Here are a few of the classic motorcycles that represent the evolution of motorcycle technology – in America and around the world.
All of these bikes have at one time been on display in the AMA Motorcycle Hall of Fame, and some of them are part of the Hall of Fame’s permanent collection or are currently on loan.


Visit the AMA Motorcycle Hall of Fame to see what’s currently on display and read the stories of the men and women who helped make those motorcycles famous.


1932 Indian Scout

Engine: Side-valve four-stroke 42 degree V-twin

Horsepower: 22

Weight: 430 lbs.

Displacement: 45 Cubic Inches (750cc)

Transmission: Three-speed, hand-shift, chain final drive

One step forward, one step back. That’s the way the motorcycling world seems to progress sometimes.

Take this 1932 Indian Scout. In the minds of many experts on the brand, it represents a real crossroads for the legendary American company.

Those who appreciate the styling that became synonymous with the Indian name point to this as the era when that distinctive look was coming together. The 1932 Scout (750cc) and Chief (1,000cc) models were the first Indians to feature rounded, saddle gas tanks. Valanced and skirted fenders arrived over the next several years, creating a silhouette that still says Indian many decades later.

On the other hand, fans of the technical innovation that marked the company’s early years might argue that the ’32 Scout represents progress of exactly the wrong sort.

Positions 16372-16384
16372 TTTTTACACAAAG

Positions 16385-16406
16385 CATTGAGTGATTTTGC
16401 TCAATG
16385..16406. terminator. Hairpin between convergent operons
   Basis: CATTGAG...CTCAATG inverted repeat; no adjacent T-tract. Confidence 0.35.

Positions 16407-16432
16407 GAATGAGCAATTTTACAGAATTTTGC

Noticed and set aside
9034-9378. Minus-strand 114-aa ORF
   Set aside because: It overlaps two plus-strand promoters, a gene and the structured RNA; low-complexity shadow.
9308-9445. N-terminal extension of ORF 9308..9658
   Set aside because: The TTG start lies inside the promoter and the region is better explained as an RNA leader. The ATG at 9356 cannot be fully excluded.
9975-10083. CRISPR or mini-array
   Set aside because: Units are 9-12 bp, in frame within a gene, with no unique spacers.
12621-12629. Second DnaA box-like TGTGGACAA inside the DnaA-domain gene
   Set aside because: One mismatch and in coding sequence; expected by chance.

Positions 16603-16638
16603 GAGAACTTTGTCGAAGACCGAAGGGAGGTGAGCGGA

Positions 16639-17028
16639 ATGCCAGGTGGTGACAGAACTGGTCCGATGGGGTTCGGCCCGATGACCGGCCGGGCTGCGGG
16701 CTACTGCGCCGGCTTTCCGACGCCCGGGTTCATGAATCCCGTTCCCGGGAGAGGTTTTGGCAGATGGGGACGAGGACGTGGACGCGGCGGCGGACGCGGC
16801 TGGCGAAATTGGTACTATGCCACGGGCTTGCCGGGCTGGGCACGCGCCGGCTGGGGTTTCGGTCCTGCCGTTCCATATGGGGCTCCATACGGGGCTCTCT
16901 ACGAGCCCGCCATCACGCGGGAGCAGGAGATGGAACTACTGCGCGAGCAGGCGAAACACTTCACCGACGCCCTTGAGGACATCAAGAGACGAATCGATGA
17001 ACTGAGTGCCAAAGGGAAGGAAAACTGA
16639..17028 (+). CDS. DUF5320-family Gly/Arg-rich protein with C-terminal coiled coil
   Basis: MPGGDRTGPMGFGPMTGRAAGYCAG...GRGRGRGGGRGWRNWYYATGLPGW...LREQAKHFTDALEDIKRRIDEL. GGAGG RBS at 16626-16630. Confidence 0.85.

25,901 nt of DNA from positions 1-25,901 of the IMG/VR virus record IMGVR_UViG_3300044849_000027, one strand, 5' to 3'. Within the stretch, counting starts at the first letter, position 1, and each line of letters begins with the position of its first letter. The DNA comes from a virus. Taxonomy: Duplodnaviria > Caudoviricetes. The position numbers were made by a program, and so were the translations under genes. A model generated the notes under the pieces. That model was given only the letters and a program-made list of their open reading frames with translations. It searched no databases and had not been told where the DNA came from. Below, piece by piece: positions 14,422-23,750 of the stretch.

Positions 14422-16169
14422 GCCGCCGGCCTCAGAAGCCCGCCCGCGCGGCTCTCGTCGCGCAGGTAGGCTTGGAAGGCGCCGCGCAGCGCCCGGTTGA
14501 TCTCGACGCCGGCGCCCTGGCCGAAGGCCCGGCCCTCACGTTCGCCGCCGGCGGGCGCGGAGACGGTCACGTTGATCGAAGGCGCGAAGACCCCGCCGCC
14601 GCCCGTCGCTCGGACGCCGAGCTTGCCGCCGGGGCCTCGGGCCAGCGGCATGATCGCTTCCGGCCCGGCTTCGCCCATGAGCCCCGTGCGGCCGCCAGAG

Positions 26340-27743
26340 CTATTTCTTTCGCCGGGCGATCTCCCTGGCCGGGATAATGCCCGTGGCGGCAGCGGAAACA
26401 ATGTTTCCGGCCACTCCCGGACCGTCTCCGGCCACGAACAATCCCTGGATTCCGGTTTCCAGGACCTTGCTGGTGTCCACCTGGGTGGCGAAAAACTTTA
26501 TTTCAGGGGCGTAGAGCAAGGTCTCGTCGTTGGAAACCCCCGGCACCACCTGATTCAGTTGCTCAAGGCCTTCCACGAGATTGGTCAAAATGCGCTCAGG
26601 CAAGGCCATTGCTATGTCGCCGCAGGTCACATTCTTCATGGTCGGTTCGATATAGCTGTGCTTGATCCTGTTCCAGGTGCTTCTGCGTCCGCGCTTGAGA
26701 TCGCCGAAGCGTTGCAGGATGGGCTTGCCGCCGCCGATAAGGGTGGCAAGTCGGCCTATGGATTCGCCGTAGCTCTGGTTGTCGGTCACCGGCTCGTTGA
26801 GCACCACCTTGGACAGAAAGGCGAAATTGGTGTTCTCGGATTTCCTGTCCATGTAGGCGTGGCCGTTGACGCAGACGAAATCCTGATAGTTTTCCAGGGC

Previously, Indian had built a separate, smaller chassis for its 750cc line of motors. That line culminated in the 101 Scout, a machine renowned among racers and sport riders for its sweet-handling characteristics.

But in 1932, Indian dropped that 750 chassis and started putting Scout motors into Chief frames. The result was a bike that was larger, heavier and, some say, less rider-friendly.

Rocky Halter of Massillon, Ohio, owner of this original-condition Scout, says the switch to a single frame for Scouts and Chiefs may have had more to do with economic factors than styling considerations.

“It was the Depression,” he notes, “and I guess it was a budget-cutting measure to use just one frame.”

Halter is among those who defend the ’32 Scout, noting that it was only slightly heavier than the 101 it replaced, hardly enough to justify the criticism the machine received. But, he adds, “The 101 had such a good following, this bike really didn’t get a chance.”

Halter has had plenty of opportunity to appreciate the handling of his Chief-framed Scout, having ridden it in field meets at vintage-bike events in the five years since he purchased the bike. And he says that even with the larger frame, the Scout is a pleasure to ride.

Indeed, of the nine classic Indians Halter owns, this relic of a major turning point in the history of the company ranks among his favorites.